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Lucia di Lammermoor

Review of performance

LUCIA DI LAMMERMOOR (Original 1835 version). At the Metropolitan Opera in New York, October 16, 1999 (matinee). Music by Gaetano Donizetti, text by Salvatore Cammarano. With Ronald Naldi (Normanno), John Avey (Enrico Ashton), Hao Jiang Tian (Raimondo), Andrea Rost (Lucia), Andrea Trebnick (Alisa), Frank Lopardo (Edgardo), and Matthew Polenzani (Arturo). Conducted by Charles Mackerras. Production: Nicolas JoŽl. Set Designer: Ezio Frigerio. Costume Designer: Franca Squarciapino. Lighting Designer: Vinicio Cheli. Stage Director: Paul Mills.

I attended the October 16, 1999, matineť performance of Donizetti's "Lucia di Lammermoor" at the Metropolitan Opera in New York on October 16, 1999. This performance was the last of the several performed this season in Donizetti's original keys, in a style that the composer would have recognized. The cadenzas used were from Donizetti's own period. And the opera was performed without any cuts. The traditional version that is generally performed and that has always been performed at the Metropolitan Opera before this season, has the role of Lucia transposed downwards to allow the singer to end her arias with long high notes.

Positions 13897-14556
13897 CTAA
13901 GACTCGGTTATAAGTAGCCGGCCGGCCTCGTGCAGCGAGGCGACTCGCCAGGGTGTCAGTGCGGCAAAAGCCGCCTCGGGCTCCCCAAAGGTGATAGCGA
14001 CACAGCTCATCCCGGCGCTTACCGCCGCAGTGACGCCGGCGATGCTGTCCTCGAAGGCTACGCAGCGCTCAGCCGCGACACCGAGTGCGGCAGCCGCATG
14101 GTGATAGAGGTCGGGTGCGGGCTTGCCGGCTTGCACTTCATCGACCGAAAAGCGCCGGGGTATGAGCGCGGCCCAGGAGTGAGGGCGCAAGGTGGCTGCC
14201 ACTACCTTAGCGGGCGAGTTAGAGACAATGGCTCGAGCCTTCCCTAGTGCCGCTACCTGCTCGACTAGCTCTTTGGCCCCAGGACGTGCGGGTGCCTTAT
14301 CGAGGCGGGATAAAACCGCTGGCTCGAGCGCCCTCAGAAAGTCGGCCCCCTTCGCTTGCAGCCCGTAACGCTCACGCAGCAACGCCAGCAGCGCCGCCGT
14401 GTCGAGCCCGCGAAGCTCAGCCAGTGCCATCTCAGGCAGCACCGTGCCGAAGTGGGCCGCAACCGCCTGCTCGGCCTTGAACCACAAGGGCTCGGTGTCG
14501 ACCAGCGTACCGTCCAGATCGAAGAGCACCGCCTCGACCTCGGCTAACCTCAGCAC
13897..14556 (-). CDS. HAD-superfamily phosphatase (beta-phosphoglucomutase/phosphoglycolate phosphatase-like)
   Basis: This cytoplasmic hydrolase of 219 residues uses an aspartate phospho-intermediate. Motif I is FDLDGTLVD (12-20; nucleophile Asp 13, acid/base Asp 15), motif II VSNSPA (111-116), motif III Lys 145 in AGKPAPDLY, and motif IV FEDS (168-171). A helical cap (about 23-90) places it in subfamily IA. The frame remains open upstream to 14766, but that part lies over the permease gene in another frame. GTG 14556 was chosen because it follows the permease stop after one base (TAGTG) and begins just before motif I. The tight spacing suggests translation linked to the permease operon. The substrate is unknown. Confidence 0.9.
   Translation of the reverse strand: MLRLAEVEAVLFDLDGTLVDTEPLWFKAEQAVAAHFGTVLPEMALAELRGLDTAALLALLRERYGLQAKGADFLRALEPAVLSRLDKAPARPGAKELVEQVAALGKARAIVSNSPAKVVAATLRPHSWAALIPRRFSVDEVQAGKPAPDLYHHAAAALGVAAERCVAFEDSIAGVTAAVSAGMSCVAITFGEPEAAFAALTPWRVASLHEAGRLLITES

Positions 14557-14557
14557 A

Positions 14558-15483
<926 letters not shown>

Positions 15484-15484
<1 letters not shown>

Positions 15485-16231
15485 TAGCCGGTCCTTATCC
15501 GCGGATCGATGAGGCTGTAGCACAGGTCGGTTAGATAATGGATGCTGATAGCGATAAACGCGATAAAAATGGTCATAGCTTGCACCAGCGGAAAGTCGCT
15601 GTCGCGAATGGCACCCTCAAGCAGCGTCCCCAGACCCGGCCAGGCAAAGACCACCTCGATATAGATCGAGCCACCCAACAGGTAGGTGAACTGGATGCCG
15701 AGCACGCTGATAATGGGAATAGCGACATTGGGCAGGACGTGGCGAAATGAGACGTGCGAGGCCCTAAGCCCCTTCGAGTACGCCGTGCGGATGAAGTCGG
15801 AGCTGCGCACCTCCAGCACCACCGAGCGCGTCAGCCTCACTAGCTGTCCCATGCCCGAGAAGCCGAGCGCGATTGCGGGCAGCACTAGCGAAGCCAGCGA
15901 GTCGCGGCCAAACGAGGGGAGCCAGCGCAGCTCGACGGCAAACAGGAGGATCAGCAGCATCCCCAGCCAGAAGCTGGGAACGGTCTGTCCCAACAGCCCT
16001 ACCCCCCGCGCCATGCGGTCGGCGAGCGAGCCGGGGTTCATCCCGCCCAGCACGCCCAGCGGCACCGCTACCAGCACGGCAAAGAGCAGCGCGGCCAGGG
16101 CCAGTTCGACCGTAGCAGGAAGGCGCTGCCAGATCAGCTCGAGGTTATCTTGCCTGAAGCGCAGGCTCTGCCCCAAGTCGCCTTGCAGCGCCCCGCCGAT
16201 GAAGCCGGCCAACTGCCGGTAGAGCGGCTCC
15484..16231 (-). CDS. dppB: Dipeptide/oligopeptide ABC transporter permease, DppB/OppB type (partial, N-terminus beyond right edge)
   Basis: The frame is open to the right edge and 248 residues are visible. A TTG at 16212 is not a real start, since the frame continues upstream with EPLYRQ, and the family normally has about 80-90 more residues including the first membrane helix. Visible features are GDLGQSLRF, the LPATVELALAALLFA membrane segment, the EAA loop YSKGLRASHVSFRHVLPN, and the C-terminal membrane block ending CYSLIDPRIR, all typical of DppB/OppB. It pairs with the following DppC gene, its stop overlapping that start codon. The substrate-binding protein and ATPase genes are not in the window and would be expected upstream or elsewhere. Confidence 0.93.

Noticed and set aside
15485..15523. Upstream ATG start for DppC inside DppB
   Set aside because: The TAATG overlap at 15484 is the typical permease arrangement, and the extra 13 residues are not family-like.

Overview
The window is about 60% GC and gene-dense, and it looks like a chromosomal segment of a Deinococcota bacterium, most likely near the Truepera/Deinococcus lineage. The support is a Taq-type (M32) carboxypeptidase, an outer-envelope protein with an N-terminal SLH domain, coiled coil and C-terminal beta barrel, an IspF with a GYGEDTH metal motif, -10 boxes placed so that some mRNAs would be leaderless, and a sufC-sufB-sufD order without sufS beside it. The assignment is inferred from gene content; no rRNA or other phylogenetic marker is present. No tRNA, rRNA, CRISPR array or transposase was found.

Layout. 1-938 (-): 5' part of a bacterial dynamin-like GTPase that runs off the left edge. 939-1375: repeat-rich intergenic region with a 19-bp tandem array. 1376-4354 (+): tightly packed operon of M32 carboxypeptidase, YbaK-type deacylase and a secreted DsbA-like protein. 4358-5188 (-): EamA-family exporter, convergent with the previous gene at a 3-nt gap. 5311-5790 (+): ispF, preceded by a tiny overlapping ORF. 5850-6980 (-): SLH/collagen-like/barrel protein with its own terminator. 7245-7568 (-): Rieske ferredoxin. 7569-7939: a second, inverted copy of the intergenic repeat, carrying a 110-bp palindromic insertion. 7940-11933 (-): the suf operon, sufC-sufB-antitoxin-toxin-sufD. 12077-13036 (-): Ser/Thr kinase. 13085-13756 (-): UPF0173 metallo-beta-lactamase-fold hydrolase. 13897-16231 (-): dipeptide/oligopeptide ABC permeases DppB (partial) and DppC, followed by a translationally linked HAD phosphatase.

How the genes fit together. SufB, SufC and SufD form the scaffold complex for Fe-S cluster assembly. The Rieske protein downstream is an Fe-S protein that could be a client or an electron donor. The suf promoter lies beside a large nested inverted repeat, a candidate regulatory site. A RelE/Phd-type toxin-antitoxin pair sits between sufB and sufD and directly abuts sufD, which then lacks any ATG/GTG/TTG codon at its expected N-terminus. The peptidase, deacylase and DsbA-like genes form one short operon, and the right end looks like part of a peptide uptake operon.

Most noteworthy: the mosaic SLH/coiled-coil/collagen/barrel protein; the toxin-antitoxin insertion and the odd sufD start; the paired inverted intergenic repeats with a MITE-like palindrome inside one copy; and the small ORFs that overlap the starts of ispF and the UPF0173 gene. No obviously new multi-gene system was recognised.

Andrea Rost was quite convincing as Lucia. She looked the part and conveyed Lucia's nervous emotions quite well. Her voice, though not beautiful, was quite pleasant, with a plaintive quality appropriate to the role. I did not regret the absence of the vocal acrobatics usually encountered in a performance of "Lucia." With the keys and the cadenzas employed, it was especially apparent that Donizetti was a near contemporary of Rossini, and that the opera is a serious dramatic work, not a silly coloratura show. Frank Lopardo gave a very committed performance as Edgardo. His singing was quite impressive, although it lacked the beauty one hears, say, in the recordings of Giuseppe di Stefano. Lopardo's Edgardo was quite dashing and manly, a good dramatic and physical counterpart to Rost's Lucia. The remaining roles were well sung. John Avey, replacing an indisposed Roberto Frontali, made his Met debut as Enrico. His voice was large enough for the Met, and his performance was more than adequate, but his Enrico was not especially interesting, vocally or dramatically. Charles Mackerras conducted expertly. One of the cadenzas in Act One came as a shock to me, because it was so different from what I am used to hearing on recordings. It was probably my imagination that the orchestra seemed to find itself in unfamiliar territory at that moment. The production was on the whole quite traditional. The costumes were somewhat sumptuous, and the interiors of the Ashtons' house were in an extremely ornate and lavishly expensive style that might be found at Windsor Castle, but that seemed inappropriate to Scotland circa 1700.

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